What can the Rubik's Cube teach you about story structure? Everything you need to know to create dramatic stories! Here's how.
Using the rule of threes.
Most people learn a layer-by-layer method when they first learn to solve the Rubik's Cube. Simply put, you solve the cube like stacking layers of a wedding cake. Solve the first layer, then the middle layer, and then the last layer. Poof. It's solved! Easy as 1,2,3.
Most stories can also be broken down into three main parts.
You probably know that a story has a beginning, a middle, and an end. Obviously! But, what this really means is that a story must have the following three fundamental elements:
- A conflict
- Character(s) struggling to overcome the problem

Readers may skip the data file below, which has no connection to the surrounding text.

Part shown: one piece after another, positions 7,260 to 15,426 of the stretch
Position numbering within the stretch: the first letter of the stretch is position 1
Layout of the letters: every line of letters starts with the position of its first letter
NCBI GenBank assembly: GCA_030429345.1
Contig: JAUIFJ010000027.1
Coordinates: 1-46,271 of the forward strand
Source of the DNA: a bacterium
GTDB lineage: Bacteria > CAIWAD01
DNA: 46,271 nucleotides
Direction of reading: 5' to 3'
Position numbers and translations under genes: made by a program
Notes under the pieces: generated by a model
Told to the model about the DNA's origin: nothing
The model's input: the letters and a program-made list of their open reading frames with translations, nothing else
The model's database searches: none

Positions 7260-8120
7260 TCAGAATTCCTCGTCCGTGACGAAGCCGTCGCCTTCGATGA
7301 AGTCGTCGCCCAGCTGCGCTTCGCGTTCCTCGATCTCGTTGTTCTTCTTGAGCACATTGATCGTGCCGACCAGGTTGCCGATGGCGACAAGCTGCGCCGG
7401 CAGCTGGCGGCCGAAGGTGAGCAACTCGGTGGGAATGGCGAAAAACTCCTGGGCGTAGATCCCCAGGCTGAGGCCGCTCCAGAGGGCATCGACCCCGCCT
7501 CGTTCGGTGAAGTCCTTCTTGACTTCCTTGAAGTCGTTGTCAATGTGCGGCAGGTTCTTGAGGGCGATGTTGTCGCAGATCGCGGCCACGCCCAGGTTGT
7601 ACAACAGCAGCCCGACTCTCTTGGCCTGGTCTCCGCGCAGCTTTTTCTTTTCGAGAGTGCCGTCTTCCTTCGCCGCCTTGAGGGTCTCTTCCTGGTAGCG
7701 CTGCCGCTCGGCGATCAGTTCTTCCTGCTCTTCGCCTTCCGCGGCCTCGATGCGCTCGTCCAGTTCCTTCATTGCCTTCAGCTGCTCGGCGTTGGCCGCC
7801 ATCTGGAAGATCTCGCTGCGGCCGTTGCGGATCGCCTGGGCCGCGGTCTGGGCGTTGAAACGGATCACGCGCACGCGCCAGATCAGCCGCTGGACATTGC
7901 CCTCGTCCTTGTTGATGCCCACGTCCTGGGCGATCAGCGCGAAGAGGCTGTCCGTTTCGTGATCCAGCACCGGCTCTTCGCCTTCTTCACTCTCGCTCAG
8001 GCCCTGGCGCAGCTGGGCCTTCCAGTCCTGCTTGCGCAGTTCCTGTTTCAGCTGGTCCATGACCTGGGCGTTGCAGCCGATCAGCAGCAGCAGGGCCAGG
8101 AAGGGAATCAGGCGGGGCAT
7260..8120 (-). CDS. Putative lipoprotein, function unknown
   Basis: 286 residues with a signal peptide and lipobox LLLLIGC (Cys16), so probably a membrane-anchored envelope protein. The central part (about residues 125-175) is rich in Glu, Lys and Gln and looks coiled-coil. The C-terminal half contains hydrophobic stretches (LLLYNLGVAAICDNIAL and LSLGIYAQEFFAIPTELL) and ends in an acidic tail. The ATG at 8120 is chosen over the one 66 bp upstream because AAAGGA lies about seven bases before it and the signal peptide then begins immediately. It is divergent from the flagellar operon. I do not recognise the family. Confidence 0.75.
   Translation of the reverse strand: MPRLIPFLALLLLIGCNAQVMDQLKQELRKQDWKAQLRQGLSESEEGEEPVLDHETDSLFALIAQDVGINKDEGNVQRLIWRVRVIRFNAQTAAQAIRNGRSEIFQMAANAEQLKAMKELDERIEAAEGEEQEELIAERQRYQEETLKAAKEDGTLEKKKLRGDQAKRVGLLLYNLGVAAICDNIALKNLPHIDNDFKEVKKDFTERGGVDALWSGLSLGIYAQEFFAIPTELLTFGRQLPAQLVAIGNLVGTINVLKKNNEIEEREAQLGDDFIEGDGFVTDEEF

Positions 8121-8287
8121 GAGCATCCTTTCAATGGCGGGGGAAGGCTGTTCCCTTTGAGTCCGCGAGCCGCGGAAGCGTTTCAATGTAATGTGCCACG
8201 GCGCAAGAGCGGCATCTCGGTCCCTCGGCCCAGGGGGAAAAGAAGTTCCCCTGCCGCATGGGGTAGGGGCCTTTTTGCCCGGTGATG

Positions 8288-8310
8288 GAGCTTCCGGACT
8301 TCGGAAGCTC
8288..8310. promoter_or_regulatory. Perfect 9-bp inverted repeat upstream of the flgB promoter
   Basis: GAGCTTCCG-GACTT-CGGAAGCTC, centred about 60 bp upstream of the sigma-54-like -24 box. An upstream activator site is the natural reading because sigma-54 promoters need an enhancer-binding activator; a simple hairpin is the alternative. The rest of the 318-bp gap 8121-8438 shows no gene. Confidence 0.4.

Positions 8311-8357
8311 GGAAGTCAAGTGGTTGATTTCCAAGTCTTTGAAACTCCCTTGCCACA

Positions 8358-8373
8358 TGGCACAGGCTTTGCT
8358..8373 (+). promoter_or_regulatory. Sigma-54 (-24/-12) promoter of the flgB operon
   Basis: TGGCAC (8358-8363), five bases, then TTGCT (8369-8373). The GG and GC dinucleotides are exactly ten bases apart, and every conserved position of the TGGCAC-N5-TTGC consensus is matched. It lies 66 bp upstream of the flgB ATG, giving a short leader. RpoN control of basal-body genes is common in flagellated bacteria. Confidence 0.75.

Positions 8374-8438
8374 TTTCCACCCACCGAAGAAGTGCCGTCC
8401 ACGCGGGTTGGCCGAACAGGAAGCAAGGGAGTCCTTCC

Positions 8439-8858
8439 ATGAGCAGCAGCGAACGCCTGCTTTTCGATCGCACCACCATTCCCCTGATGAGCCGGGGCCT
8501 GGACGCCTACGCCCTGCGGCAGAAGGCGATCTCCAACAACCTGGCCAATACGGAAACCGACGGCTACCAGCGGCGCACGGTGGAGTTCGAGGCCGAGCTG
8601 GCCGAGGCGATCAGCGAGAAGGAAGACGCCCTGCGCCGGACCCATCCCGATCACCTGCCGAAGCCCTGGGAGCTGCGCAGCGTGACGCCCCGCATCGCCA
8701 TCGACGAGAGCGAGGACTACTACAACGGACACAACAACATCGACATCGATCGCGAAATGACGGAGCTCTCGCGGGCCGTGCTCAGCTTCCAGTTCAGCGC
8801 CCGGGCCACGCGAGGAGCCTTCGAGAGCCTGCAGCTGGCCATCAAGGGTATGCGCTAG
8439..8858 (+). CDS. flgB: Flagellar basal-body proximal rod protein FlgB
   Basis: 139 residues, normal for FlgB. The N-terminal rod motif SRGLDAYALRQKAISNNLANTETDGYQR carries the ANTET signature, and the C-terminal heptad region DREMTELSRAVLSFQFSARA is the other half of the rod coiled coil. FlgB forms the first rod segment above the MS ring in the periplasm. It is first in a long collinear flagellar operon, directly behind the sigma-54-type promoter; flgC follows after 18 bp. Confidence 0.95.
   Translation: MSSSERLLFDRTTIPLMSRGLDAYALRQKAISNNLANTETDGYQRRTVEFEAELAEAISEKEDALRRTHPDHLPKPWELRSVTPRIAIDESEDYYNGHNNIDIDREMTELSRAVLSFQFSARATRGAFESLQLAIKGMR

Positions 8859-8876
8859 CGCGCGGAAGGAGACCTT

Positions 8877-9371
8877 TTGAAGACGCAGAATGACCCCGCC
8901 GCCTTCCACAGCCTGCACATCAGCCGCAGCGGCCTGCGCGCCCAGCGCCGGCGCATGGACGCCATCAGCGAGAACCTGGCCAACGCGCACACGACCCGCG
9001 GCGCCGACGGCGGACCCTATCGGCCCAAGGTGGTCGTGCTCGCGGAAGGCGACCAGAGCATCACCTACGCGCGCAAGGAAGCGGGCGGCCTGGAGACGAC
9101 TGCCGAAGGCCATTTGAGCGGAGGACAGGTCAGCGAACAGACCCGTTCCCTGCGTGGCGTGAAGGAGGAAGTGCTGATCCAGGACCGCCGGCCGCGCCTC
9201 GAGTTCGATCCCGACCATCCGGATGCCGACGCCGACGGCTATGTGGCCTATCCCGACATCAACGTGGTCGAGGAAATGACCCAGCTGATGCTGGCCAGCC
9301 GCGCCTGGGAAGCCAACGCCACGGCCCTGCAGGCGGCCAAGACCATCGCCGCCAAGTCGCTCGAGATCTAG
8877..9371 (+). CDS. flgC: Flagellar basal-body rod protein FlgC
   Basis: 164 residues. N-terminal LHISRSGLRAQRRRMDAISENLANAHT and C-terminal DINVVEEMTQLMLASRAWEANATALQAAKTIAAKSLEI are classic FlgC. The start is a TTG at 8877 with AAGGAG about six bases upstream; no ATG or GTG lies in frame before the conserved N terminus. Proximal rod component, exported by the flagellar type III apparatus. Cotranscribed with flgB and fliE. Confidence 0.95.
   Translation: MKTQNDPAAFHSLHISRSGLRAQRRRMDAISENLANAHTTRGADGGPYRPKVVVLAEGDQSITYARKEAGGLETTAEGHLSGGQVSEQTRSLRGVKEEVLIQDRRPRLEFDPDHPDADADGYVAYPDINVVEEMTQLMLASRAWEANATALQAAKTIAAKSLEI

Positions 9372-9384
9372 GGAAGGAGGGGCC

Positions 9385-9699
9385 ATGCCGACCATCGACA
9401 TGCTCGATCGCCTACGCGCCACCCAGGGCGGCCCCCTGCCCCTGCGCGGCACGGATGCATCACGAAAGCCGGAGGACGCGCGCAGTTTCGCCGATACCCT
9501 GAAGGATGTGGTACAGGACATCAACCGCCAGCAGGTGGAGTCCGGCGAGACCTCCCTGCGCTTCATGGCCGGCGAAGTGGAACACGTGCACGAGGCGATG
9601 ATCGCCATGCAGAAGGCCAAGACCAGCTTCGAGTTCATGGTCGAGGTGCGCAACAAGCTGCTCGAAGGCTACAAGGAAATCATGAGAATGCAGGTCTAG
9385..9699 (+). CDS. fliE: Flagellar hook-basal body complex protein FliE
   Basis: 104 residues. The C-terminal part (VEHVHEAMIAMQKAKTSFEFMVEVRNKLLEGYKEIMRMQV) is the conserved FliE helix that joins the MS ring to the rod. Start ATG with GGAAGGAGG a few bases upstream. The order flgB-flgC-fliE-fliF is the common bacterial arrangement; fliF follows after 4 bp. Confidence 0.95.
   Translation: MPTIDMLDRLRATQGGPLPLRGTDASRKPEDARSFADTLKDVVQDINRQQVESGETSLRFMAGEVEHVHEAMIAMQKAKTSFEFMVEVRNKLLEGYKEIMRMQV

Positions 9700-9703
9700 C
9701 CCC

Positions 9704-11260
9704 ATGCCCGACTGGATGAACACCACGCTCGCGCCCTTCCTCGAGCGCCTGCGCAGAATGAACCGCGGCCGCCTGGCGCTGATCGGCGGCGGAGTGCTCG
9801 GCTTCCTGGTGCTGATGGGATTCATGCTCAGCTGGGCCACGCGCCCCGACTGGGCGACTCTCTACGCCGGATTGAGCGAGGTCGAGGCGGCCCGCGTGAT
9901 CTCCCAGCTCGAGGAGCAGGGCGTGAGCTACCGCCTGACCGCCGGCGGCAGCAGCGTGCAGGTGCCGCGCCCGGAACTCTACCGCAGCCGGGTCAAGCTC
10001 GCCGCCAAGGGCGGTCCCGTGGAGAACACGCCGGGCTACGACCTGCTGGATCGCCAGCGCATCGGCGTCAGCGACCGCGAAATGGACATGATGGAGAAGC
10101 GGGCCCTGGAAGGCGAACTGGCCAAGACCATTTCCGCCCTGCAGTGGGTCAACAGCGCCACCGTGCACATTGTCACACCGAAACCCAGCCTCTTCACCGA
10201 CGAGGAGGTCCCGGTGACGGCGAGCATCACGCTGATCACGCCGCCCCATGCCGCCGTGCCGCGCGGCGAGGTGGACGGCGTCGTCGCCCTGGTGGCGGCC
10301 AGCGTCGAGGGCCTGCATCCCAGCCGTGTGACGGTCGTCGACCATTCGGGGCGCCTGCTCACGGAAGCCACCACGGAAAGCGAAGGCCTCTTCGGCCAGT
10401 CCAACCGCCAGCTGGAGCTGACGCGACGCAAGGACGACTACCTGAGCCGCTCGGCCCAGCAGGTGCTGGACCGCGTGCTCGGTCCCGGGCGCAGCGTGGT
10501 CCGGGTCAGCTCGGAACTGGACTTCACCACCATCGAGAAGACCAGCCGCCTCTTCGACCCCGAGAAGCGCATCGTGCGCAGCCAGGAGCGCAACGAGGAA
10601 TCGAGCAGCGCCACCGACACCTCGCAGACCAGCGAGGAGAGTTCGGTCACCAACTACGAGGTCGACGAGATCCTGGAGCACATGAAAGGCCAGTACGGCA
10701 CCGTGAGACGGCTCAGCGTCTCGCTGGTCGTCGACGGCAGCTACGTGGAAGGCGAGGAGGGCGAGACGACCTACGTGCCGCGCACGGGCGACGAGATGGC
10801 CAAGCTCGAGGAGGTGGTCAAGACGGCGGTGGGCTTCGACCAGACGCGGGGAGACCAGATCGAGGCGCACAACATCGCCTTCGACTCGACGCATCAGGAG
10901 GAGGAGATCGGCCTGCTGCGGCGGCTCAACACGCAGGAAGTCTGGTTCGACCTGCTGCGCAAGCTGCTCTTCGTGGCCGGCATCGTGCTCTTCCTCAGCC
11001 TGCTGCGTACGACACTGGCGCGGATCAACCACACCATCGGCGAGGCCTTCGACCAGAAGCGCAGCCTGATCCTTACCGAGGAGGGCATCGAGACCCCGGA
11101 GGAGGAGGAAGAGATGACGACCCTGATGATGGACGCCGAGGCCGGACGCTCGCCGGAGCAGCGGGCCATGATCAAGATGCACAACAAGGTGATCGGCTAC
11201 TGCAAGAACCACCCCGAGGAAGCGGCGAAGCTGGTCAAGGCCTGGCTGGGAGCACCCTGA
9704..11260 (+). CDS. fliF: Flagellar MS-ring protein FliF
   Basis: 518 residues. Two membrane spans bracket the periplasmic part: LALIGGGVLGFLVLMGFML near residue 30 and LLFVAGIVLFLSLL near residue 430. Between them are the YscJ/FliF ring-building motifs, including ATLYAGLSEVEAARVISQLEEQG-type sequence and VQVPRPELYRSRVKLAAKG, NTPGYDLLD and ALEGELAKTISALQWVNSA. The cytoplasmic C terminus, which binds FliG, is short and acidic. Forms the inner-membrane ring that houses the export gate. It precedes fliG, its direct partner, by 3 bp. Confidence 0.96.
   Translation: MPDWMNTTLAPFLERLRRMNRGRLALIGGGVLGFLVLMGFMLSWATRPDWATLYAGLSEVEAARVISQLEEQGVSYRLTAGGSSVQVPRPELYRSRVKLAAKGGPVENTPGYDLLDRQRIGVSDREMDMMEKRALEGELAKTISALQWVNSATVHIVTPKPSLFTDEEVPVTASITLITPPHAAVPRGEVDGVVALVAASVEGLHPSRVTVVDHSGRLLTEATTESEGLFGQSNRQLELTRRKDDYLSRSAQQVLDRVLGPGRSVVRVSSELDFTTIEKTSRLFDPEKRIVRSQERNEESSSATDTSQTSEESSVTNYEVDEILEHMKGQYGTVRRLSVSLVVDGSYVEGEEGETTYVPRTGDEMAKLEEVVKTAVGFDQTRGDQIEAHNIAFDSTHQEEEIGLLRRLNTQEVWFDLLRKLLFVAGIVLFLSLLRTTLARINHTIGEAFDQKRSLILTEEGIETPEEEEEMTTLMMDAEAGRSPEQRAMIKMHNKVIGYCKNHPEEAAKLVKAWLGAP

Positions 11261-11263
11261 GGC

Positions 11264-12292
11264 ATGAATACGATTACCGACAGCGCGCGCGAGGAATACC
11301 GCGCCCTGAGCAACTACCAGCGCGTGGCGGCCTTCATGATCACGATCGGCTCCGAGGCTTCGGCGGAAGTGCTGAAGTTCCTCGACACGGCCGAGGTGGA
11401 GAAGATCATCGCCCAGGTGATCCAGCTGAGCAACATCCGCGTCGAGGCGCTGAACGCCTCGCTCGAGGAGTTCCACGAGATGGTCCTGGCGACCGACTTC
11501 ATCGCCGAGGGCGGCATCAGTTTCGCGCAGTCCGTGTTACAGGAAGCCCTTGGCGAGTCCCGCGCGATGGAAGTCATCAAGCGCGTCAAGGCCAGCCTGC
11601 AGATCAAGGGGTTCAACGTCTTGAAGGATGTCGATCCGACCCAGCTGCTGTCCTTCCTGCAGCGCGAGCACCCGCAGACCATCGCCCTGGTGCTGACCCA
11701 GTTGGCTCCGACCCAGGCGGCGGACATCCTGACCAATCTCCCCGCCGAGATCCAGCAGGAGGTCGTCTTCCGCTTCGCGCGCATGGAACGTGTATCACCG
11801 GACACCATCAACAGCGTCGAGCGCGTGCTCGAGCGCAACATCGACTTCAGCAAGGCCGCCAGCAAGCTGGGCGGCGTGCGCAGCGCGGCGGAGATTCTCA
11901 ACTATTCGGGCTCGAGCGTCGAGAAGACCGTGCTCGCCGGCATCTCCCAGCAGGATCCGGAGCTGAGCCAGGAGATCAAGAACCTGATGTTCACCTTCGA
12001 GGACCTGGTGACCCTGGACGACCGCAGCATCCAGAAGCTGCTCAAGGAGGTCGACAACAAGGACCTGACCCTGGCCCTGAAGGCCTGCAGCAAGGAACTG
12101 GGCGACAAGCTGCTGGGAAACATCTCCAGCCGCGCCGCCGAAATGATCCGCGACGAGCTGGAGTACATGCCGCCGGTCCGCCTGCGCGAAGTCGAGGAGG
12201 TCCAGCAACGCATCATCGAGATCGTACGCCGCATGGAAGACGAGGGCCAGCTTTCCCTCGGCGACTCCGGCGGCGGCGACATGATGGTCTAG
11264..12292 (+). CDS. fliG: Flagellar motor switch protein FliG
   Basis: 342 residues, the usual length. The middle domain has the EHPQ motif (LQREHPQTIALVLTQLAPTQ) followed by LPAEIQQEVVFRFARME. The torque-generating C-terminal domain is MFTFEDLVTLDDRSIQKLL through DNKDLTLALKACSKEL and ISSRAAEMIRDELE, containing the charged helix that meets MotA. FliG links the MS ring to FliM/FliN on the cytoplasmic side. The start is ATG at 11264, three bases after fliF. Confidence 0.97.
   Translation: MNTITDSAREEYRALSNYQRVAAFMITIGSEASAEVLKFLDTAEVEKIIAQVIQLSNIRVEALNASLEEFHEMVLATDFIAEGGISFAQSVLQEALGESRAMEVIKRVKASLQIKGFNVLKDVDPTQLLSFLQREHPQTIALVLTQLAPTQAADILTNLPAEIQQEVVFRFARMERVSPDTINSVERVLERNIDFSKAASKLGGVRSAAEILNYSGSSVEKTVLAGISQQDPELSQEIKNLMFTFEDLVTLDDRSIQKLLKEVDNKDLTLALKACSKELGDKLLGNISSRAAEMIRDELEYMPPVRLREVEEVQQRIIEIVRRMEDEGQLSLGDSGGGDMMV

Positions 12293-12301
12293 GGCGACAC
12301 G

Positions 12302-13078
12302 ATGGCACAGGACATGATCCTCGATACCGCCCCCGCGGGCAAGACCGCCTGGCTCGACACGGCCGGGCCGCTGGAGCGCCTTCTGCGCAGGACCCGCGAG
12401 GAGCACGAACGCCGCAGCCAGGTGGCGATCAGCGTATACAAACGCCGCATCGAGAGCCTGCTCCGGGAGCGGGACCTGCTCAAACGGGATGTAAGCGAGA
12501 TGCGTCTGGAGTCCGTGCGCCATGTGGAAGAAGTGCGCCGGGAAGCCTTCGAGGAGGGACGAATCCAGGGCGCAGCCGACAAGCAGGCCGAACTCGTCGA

- The resolution (either won or lost)
I must solve this puzzle, but there are 43,000,000,000,000,000,000 possible ways to further mess it up.
I plan to solve the puzzle one layer at a time. Complications arise. If I try to solve the pieces in the middle layer, I risk messing up the first layer pieces.
My actions bring me to a turning point. I now have two layers solved. Here, the stakes are highest. With every move to solve the remaining pieces, I might have to start over from the beginning. I am fully committed and must risk it all to move forward. I will reach a final resolution.
On the one hand, I may achieve my goal and solve the cube successfully. On the other, I may not, and I chuck it against the wall in frustration. Either way: "The End". The story is resolved.
You'll find these three elements in almost every classic story, from "Romeo and Juliet" to "Cinderella". The amazing thing about Shakespeare is he didn't even have the Rubik's Cube as a guide and yet he still wrote masterful stories.
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